The U.S. Capitol is seen Thursday, July 13, 2023, in Washington, D.C.

The U.S. Capitol is seen Thursday, July 13, 2023, in Washington, D.C. (Carlos Bongioanni/Stars and Stripes)

WASHINGTON — The Republican-led House narrowly approved a $886 billion defense policy bill Friday that restricts service member access to abortions, blocks transgender transition care and limits diversity training, endorsing a conservative agenda for the military over the objections of many Democrats.

The National Defense Authorization Act passed 219-210 with near total Democratic opposition after right-wing Republicans loaded the annual, typically bipartisan bill with amendments designed to remove policies targeting race, gender and other "woke" social justice issues from the Pentagon.

The legislation notably undoes a Defense Department policy providing leave and travel reimbursement for troops who need to go to another state for reproductive health care services, including abortions. It also prevents the military health plan from covering gender-transition surgeries or gender-affirming hormone therapy and strips funding from the Pentagon’s diversity, equity and inclusion initiatives.

“Today was an important victory for our men and women in uniform who risk their lives to keep us safe. It was also an important victory for every American in this country that wants to see our military focused on our enemies abroad, not on wokeness and all of the indoctrination attempts you're seeing within the Pentagon," said House Majority Leader Rep. Steve Scalise, R-La. "It was a massive rebuke of that far-left ideology and the push that we've seen under the Biden administration."

Another conservative amendment bans the flying of unapproved flags, such as the pride flag, at federal facilities.

Top Democrats on the House Armed Services Committee said they refused to vote for a bill that had become an “ode to bigotry and ignorance.”

“Attacks on reproductive rights, access to basic health care, and efforts to address our country’s history of racism and marginalization of huge swaths of our country will worsen our recruitment and retention crisis, make our military less capable, and do grievous harm to our national defense and national security,” the lawmakers said in a statement.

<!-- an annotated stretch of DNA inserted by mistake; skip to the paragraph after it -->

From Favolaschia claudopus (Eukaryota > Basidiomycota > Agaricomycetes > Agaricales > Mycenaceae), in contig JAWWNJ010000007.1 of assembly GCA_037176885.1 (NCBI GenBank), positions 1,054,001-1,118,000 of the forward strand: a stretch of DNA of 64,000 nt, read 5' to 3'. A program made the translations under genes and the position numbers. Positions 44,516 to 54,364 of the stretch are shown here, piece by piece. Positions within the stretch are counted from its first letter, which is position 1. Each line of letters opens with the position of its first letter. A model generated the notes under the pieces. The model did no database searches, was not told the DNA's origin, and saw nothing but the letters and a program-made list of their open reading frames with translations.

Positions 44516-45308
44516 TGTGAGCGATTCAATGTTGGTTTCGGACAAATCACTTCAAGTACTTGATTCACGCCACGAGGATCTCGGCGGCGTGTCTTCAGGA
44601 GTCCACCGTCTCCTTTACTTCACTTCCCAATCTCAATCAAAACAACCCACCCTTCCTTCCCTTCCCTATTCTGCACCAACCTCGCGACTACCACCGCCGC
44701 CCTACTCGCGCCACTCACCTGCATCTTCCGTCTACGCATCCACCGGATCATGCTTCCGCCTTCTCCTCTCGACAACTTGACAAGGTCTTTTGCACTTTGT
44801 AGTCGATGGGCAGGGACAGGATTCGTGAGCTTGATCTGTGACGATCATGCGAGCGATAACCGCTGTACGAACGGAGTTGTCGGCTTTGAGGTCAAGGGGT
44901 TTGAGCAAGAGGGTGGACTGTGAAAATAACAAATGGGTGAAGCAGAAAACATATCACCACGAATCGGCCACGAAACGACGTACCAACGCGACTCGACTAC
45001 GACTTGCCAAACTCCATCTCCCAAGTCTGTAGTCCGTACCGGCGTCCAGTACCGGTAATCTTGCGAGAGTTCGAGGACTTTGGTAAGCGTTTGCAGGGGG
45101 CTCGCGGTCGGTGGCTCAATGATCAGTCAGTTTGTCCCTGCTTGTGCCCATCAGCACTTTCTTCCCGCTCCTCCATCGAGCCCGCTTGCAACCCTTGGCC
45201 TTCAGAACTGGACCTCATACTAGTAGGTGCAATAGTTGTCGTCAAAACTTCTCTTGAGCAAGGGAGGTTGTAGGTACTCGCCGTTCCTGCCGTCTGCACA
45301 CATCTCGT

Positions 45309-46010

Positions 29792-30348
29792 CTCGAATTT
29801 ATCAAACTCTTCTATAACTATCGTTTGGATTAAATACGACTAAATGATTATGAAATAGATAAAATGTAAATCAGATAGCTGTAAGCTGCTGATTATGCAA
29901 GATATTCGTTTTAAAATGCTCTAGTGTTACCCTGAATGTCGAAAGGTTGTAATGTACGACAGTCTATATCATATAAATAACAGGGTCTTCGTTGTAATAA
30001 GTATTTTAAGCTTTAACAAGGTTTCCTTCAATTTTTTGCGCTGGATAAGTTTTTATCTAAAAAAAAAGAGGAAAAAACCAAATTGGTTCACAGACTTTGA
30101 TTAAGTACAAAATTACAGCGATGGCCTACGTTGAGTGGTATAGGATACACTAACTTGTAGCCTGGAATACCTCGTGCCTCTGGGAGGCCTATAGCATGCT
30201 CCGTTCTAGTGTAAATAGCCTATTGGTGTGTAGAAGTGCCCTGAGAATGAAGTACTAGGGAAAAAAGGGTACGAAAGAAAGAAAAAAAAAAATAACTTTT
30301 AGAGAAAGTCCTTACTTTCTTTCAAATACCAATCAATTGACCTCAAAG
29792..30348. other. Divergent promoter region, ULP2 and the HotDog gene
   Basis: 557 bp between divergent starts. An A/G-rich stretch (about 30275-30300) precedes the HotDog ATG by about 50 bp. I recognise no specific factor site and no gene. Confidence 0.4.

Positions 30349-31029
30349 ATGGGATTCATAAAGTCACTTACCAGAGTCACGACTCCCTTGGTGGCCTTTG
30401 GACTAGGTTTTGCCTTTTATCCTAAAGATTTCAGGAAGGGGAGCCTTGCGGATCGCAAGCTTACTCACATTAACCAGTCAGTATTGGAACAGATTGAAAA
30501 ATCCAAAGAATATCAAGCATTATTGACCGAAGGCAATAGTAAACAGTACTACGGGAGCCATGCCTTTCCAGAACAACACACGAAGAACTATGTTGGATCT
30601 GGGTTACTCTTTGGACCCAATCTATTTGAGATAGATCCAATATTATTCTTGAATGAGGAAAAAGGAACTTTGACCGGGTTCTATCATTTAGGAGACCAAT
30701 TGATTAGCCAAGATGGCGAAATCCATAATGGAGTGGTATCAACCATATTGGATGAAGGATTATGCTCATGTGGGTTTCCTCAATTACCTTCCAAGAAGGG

The draft of the bill approved by the committee last month featured some conservative priorities, including a ban on drag shows at military installations and the teaching of critical race theory as well as the elimination of the Pentagon’s chief diversity officer position. But the measure still garnered the support of almost the entire bipartisan panel and passed nearly unanimously.

When the legislation hit the House floor and ballooned with items from conservative Republicans, however, Democrats began abandoning the bill.

Rep. Veronica Escobar, D-Texas, a member of the Armed Services committee, criticized the reversal of the abortion policy as a “backdoor effort to create a national abortion ban.” Rep. Mikie Sherrill, D-N.J., who is a former Navy helicopter pilot, said the provision “puts service women and military families’ lives at risk” by preventing them from traveling to states where abortion is still legal.

Republicans argued the move rescinds an illegal policy that violates a prohibition against taxpayer-funded abortions. Sen. Tommy Tuberville, R-Ala., has held up the promotion of hundreds of military officers for months in protest of the policy.